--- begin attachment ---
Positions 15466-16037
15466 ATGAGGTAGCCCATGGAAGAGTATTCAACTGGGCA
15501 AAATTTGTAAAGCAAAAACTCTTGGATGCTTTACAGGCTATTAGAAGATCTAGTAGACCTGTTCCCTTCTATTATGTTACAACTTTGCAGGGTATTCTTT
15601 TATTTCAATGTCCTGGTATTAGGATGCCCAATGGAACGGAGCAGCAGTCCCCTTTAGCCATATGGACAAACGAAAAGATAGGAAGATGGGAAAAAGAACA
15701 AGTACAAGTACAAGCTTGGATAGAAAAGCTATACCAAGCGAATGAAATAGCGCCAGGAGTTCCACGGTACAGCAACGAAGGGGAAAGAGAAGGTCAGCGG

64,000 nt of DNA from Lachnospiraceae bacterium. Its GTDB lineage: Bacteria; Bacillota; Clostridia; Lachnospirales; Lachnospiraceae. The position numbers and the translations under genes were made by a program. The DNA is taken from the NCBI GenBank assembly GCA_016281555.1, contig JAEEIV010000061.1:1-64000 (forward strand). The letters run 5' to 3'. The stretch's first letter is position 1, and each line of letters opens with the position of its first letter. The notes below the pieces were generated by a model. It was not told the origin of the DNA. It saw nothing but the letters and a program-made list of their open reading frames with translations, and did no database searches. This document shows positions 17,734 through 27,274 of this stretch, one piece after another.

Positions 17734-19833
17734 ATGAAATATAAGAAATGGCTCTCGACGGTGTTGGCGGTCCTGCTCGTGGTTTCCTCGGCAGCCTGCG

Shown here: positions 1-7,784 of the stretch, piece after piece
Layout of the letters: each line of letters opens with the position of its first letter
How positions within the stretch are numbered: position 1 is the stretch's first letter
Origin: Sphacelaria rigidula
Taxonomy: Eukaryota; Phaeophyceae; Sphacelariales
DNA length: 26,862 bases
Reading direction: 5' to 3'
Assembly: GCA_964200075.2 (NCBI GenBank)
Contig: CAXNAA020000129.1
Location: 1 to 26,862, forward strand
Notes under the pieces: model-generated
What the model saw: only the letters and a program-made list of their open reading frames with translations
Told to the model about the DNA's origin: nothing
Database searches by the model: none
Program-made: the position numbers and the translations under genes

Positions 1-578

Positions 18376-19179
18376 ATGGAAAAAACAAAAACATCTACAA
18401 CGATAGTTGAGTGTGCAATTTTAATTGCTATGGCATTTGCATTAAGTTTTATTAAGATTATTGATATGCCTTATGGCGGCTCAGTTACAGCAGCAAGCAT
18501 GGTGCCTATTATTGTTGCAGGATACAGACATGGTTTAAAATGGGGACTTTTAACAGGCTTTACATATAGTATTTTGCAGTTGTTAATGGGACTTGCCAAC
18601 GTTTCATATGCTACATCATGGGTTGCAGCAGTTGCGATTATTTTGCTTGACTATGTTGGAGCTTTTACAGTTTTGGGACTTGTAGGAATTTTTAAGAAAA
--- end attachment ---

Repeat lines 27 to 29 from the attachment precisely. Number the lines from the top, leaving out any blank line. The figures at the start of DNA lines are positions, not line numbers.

18401 CGATAGTTGAGTGTGCAATTTTAATTGCTATGGCATTTGCATTAAGTTTTATTAAGATTATTGATATGCCTTATGGCGGCTCAGTTACAGCAGCAAGCAT
18501 GGTGCCTATTATTGTTGCAGGATACAGACATGGTTTAAAATGGGGACTTTTAACAGGCTTTACATATAGTATTTTGCAGTTGTTAATGGGACTTGCCAAC
18601 GTTTCATATGCTACATCATGGGTTGCAGCAGTTGCGATTATTTTGCTTGACTATGTTGGAGCTTTTACAGTTTTGGGACTTGTAGGAATTTTTAAGAAAA